4. War economies of the Allies • UK: disposal of reserves of sterling zone countries, allowing for stability of monetary system; post-war indebtedness of UK to sterling zone at ca. £ 3.5 bn • Economy management: Churchill war cabinet with newly created committees (Food Policy Committee, Economic Policy Committee): reallocation of resources to war industry, employment of women, longer work hours, program of self-sufficiency in agriculture, control of supplies, food rationing • British demand stimulating economies of dominions and colonies • Great success of domestic economic policy enabled also by large American aid

  5. War economies of the Allies • USA: war effort in industry coordinated by War Production Board (1942), subordinated with other defense agencies in 1943 to Office of War Mobilization (James Byrnes) • great success (industrial output growing yearly by 15%, rising capacities of technologically most advanced industry, GDP more than doubled from 1940 to 1945) • modernization also in transport (improved infrastructure) & agriculture (rise of demand after decade of depression, mechanization enhanced by conscription of labour surplus) • internal demand kept under control in part thanks to big tax increases - Federal government income increased six times in 1939-1944 period, although government spending grew even faster • Office of Price Administration (1941) – successful control of inflation during war years (opposite situation to World War I); General Maximum Price Regulation (April 1942) – upper limits for most of prices; additional influence of goods rationing – coupons & tickets additionally needed for purchases, not only money; after abolition of most of restrictions (1946) – surge in prices (effect of postponed demand of consumer savings) • Office of Scientific Research and Development – fast technological progress in armaments (post-war spillovers to civilian industries); Manhattan Project – creation of atomic bomb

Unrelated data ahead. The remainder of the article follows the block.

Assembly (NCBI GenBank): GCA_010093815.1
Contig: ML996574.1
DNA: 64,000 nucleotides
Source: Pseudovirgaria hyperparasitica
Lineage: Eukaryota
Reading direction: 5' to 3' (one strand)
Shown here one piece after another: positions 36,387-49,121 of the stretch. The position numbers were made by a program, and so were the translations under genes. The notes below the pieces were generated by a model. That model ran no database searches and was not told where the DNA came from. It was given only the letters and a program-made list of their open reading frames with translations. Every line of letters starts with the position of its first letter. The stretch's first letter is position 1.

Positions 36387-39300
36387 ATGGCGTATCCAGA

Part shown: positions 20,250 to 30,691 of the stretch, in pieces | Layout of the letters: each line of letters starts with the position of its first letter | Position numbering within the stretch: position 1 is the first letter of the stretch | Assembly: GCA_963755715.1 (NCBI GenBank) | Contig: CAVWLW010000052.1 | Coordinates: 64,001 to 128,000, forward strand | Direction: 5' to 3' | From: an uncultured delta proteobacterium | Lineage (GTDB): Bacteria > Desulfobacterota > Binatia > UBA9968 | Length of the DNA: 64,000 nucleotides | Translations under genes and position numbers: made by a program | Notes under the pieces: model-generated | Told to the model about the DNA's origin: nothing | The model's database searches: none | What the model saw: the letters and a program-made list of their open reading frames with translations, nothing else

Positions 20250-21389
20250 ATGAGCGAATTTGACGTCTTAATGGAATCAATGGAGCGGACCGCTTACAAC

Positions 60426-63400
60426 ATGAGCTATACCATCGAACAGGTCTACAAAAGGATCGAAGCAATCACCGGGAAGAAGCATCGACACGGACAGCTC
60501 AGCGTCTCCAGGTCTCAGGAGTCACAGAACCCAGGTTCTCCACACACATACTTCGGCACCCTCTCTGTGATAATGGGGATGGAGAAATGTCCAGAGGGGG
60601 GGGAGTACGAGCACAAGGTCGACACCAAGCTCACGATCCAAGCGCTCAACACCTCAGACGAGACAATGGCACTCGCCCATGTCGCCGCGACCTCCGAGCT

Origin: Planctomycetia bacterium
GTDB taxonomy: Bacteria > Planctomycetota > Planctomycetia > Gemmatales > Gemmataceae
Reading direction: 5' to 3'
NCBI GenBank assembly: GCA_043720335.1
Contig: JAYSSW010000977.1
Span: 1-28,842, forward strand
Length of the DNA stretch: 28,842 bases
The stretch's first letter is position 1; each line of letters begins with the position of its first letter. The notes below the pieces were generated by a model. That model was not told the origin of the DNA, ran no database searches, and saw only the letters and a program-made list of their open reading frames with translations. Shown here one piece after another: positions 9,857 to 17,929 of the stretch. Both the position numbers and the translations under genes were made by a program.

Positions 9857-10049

6. War economies of the Allies • Soviet Union: theoretically no need of introducing elements of central planning - Soviet economy was always resembling war economy; in fact coordination of war effort subordinated to State Defense Committee headed personally by Stalin, not to Gosplan • large territorial & industrial losses due to 1941 German offensive (Donbas, Ukraine; Leningrad cut off from rest of the country) – the need of industry evacuation towards Ural and other safe regions (total figures – ca. 17 million civillians, 1500 big industrial plants), as result sharp decrease of industrial production in 1942, partially offset by inflow of Lend-Lease aid • industrial revival in 1943 (regaining of capacities in evacuated plants, technological progress – f. ex. welding instead of rivetting in tank construction, economies of scale thanks to specialization – f. ex. cars supplied by USA, not domestic industry) • war effort at the expense of domestic consumption, hence local famines as late as in 1946 • population losses still impossible to calculate precisely - ca. 15 million dead soldiers (including 5 million prisoners of war, mostly starved to death by Germans), ca. 10 million dead civillians (malnutrition, diseases but mostly due to exterminatory policies of Generalplan Ost) • end of the war: fine military industry combined with backward agriculture and underinvested consumer goods industry; reparations in kind at former German lands – low modernization effect (most of industrial equipment sent eastwards as scrap)